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Article (grammar)
An ARTICLE (with the linguistic glossing abbreviation ART) is a word that is used alongside a noun (as a standalone word or a prefix or suffix ) to specify grammatical definiteness of the noun, and in some languages extending to volume or numerical scope. The articles in English grammar are the and a/an, and in certain contexts some. "An" and "a" are modern forms of the Old English "an", which in Anglian dialects was the number "one" (compare "on" in Saxon dialects ) and survived into Modern Scots as the number "owan". Both "on" (respelled "one" by the Norman language
Norman language
) and "an" survived into Modern English , with "one" used as the number and "an" ("a", before nouns that begin with a consonant sound) as an indefinite article. In many languages, articles are a special part of speech which cannot easily be combined with other parts of speech. In English grammar, articles are frequently considered part of a broader category called determiners , which contains articles, demonstratives (such as "this" and "that"), possessive determiners (such as "my" and "his"), and quantifiers (such as "all" and "few"). Articles and other determiners are also sometimes counted as a type of adjective , since they describe the words that they come before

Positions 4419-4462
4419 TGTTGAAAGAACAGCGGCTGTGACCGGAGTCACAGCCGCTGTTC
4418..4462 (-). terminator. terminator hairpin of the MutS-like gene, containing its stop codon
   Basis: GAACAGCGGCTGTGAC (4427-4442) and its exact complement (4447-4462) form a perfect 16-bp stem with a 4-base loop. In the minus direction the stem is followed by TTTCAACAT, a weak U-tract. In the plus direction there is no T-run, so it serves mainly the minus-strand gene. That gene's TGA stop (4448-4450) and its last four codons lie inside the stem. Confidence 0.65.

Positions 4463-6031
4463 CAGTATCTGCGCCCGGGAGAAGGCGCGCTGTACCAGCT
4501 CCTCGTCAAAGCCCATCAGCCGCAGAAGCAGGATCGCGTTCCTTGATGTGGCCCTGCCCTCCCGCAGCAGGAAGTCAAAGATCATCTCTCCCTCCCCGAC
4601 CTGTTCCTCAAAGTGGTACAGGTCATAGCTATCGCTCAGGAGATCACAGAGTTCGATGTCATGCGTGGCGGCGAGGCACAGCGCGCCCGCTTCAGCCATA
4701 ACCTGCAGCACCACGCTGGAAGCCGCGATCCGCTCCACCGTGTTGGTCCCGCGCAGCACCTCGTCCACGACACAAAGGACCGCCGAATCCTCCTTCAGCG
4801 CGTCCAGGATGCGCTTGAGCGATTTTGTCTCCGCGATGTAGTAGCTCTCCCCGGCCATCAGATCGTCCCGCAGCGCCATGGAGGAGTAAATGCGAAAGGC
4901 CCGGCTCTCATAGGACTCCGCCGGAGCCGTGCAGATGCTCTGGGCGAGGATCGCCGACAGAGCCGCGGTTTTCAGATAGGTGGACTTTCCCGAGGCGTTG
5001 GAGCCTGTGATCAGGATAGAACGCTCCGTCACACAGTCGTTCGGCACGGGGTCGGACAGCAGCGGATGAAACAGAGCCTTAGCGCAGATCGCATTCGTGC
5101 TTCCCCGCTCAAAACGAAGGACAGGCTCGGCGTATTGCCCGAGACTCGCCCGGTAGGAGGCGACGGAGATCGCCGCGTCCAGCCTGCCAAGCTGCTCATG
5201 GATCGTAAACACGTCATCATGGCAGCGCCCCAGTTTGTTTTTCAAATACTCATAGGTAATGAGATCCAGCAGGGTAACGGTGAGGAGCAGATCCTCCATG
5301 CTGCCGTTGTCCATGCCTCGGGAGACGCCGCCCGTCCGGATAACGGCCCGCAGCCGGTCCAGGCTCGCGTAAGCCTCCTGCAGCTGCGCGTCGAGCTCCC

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Jinn
JINN (Arabic : الجن‎‎, _al-jinn_), also romanized as DJINN or anglicized as GENIES (with the more broad meaning of DEMONS ), are supernatural creatures in early Arabian and later Islamic mythology and theology . An individual member of the jinn is known as a JINNI, DJINNI, or GENIE (الجني, _al-jinnī_). They are mentioned frequently in the Quran
Quran
(the 72nd sura is titled _Sūrat al- Jinn
Jinn
_) and other Islamic texts. The Quran
Quran